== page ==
A US judge has sanctioned the lawyer who submitted a legal brief written by the AI chatbot ChatGPT, which included citations of non-existent court opinions and fake quotes.

Lawyer Steven A Schwartz, who sued Colombian airline Avianca after believing that citations given by ChatGPT are real while they were, in fact, bogus, has been fined $5,000 by US District Judge in Manhattan, P. Kevin Castel, reports CNBC.

Along with Schwartz, the court also sanctioned and fined lawyer Peter LoDuca in the same incident.

Castel said that the attorneys, LoDuca and Schwartz, “abandoned their responsibilities” when they submitted the AI-written brief in their client’s lawsuit against the Avianca airline in March, and “then continued to stand by the fake opinions after judicial orders called their existence into question”, the report stated.

He also ordered them to notify each judge falsely identified as the author of the bogus case rulings about the sanction.

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“The court will not require an apology from respondents because a compelled apology is not a sincere apology. Any decision to apologise is left to Respondents,” Castel wrote in his order.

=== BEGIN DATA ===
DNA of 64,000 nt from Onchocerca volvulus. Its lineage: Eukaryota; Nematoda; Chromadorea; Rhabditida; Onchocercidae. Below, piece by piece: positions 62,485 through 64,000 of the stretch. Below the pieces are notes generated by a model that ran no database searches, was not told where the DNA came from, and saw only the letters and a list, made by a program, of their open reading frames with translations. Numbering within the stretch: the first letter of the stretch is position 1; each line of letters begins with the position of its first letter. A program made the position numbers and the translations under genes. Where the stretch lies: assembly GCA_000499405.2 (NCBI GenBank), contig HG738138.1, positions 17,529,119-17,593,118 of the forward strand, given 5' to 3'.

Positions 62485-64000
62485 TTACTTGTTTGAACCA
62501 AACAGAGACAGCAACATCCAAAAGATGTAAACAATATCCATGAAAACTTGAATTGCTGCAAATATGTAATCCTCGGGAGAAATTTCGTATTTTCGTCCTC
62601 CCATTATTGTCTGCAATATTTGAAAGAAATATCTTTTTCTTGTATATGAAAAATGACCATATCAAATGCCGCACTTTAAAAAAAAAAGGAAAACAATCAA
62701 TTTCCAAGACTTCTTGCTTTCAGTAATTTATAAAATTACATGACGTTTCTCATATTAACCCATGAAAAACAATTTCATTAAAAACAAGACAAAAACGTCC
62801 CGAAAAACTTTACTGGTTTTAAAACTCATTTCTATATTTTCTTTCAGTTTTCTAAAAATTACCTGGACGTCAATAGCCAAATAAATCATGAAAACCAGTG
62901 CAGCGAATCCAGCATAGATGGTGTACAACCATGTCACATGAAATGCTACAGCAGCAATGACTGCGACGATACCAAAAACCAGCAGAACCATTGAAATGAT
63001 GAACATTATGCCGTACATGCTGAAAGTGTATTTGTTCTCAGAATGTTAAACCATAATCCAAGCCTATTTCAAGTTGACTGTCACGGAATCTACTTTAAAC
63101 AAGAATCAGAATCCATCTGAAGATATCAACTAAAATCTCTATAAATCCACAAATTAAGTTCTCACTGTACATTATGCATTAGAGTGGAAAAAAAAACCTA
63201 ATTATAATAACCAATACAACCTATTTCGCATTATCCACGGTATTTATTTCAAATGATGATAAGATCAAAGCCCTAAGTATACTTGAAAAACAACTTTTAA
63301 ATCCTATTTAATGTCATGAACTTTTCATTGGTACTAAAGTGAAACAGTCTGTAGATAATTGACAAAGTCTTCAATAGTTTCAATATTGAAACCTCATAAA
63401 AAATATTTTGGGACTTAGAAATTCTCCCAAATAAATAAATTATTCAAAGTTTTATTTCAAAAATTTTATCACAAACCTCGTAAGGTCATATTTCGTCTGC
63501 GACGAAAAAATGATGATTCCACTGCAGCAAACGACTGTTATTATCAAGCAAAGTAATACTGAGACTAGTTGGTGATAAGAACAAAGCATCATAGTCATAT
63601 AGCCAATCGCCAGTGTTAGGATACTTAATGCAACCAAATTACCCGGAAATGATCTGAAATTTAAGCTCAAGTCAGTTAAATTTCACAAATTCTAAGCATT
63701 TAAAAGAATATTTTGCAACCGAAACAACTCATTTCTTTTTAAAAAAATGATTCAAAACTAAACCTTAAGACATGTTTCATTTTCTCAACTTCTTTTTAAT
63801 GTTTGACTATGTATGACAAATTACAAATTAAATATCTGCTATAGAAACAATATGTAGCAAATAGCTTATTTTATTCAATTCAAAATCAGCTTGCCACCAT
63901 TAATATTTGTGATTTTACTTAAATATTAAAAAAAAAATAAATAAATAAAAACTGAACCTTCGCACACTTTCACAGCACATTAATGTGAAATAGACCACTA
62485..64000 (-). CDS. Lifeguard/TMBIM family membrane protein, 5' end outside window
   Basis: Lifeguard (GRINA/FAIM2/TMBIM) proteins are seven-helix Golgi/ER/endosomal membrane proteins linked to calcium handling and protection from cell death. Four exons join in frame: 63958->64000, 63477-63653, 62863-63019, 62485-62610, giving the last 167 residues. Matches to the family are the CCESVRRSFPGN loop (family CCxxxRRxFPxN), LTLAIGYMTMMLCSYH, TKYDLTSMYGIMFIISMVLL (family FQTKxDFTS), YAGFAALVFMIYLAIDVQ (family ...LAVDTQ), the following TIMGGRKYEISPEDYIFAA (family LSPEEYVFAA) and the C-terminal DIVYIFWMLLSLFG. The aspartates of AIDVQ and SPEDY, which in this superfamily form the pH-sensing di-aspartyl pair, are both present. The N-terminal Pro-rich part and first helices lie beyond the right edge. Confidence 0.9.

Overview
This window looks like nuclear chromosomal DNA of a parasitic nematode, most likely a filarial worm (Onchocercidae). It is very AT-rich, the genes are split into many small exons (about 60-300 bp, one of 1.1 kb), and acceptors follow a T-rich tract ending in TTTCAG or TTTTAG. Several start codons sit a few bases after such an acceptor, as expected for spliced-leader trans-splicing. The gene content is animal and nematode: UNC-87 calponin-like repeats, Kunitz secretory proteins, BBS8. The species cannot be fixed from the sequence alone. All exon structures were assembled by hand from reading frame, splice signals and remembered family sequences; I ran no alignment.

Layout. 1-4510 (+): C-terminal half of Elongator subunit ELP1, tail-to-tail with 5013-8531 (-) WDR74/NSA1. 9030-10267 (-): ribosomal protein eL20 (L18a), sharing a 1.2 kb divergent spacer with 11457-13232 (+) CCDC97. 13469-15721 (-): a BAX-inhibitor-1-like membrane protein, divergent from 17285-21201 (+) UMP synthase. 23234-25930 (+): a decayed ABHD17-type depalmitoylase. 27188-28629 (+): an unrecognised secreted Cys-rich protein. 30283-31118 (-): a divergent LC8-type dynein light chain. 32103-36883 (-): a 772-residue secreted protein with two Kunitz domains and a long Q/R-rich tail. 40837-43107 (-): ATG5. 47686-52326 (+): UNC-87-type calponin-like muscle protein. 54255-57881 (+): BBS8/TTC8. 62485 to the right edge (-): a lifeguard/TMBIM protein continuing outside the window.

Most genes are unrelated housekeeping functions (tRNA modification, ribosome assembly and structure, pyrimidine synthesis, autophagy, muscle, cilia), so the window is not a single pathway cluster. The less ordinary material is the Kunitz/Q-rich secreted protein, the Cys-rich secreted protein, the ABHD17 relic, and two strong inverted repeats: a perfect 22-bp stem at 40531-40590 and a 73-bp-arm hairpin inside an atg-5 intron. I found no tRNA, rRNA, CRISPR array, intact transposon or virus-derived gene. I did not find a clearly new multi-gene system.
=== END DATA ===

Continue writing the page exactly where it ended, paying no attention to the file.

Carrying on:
The judge also granted Avianca’s motion to dismiss the lawsuit in a separate order, filed on behalf of Roberto Mata, who claimed a metal service tray hit his knee during an August 2019 flight from El Salvador to New York, injuring him severely, according to the report.

In April, ChatGPT, as part of a research study, falsely named an innocent and highly-respected law professor in the US on the list of legal scholars who had sexually harassed students in the past.

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Jonathan Turley, Shapiro Chair of Public Interest Law at George Washington University, was left shocked when he realised ChatGPT named him as part of a research project on legal scholars who sexually harassed someone.

“ChatGPT recently issued a false story accusing me of sexually assaulting students,” Turkey posted in a tweet.